During most of his life, Kafka felt he had to justify himself: for the job he chose, for the fiancée he picked, for his writing, for his inability to write, for his cold attitude towards his family, his lack of interest in the family business, in short, Franz Kafka felt he had to justify being Franz Kafka. Social exclusion, real or imagined, voluntary or imposed, was a constant issue, resulting in periods of depression, in self-depreciation as a human and as a writer and in self-inflicted psychic wounds. And fear of exclusion corrupted his mind. It seems that he never considered stepping outside the sphere governed by rules alien to him. He accepted the rules, suffered and succumbed. By doing so, he gave us some of the greatest pieces of prose ever.

Kafka was aware that writing was the reason for his existence, the essence of being Franz Kafka, and the search for his “inner truth” – looking into an psychologic abyss – produced novels like “The Trial”. A cruel creative process. The brutality of an anonymous, judicial machine that Josef K. does not understand, the inevitability of his tragic fate, his gradual transformation from a combative innocent to a cooperating witness against himself, expressed in Kafka’s detached style, inspired me horror and fascination at the same time. And a deep respect for the author. Writing such a novel was a superhuman act, and only Kafka could have conceived and produced such a book, coherent in its laconic style and grotesque logic from the first to the last line. He paid a high price: constant misery, a poor health and occasionally the fear to become insane.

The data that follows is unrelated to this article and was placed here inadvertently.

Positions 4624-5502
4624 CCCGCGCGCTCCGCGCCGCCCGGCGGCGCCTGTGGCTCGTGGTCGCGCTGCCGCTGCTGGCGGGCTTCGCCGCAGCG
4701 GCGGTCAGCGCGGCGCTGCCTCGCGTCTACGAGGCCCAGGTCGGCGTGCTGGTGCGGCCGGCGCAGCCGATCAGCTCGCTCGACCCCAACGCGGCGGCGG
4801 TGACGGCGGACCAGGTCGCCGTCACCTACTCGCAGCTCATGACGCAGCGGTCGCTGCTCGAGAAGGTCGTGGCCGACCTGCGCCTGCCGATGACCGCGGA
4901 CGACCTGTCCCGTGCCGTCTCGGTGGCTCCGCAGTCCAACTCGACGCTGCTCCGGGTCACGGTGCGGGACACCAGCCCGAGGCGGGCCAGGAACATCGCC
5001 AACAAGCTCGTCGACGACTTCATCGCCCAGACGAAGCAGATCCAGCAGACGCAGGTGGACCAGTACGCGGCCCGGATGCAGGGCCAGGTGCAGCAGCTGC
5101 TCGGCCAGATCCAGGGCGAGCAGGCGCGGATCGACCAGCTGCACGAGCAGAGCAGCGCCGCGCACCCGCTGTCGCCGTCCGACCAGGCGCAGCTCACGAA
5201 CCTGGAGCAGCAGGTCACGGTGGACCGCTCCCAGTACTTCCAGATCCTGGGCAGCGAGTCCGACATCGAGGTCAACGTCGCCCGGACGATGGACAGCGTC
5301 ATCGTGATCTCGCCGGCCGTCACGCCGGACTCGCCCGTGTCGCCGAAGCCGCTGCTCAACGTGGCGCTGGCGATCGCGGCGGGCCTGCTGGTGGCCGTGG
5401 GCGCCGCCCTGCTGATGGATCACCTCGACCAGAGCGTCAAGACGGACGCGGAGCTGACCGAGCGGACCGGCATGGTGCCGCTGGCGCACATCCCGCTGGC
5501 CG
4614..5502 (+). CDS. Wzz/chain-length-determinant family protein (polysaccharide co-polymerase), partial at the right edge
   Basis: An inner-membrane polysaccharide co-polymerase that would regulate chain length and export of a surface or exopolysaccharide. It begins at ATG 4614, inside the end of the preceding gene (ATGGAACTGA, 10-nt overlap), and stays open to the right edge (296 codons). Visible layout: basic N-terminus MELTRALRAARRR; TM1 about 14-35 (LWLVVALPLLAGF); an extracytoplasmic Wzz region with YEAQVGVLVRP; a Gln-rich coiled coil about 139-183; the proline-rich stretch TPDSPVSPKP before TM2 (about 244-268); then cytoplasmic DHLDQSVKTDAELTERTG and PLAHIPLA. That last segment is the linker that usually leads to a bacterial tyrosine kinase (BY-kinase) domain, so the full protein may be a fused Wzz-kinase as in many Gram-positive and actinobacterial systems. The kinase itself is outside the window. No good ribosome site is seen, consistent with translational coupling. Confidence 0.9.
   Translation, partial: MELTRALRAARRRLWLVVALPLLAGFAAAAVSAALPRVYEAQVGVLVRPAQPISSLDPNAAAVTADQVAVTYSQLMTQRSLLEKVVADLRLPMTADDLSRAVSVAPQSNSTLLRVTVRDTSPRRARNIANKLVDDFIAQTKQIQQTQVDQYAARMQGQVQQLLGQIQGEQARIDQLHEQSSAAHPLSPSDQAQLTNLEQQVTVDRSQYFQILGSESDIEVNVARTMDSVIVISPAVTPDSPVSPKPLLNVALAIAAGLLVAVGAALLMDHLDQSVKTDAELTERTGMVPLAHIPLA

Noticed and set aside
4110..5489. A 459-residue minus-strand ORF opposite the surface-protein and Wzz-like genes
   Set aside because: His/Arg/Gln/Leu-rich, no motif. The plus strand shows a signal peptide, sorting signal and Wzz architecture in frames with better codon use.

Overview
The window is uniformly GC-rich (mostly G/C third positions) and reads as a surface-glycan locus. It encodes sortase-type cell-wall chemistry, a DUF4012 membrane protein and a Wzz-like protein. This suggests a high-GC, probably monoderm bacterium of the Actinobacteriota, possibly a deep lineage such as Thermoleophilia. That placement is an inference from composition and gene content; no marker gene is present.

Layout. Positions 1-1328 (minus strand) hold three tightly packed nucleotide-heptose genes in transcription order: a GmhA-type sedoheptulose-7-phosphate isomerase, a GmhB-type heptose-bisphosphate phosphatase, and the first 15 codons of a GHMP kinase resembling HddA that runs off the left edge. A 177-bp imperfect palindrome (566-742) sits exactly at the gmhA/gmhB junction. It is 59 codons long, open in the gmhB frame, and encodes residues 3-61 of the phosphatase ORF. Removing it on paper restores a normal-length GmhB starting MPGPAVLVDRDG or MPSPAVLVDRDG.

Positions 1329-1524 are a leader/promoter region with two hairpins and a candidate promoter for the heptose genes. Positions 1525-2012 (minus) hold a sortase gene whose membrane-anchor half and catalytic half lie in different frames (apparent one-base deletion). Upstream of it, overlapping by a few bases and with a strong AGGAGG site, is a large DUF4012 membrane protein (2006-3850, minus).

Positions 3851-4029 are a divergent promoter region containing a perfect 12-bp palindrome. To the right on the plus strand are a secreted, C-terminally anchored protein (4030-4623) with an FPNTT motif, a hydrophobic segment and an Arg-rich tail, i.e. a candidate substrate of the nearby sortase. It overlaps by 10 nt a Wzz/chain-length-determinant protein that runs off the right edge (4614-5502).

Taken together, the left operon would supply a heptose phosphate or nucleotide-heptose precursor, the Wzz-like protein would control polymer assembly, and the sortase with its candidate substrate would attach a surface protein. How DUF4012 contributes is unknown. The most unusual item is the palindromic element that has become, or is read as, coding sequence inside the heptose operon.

Kafka’s novel about an arbitrary judicial system reminded me of the trials organized by the Stalin regime in the 1930s and the feeling of insecurity it created in the Soviet Union. A composer with first-hand experience of Stalin’s arbitrariness was Dmitry Shostakovich. Here is his Sonata for Cello and Piano in D minor (Op. 40):

Whistling in the dark to keep monsters away

Hate without border. Antisemitism here and now.

juna grossmann

Juna Grossmann: Schonzeit vorbei. Über das Leben mit dem alltäglichen Antisemitismus. ISBN 978-3-426-27775-1 ⭐️⭐️⭐️⭐️⭐️ My fellow blogger Juna Grossmann is a German Jew. A Jewish German. A German citizen, born in Germany, of German parents and with German grand-parents. And she happens to be of Jewish faith. She has written a book, a good book. A frightening book. An important book. She has compiled stories of Antisemitism in Germany as they happen today. Daily verbal assaults, stemming from prejudice, ignorance and the wilful violation of basic human rights.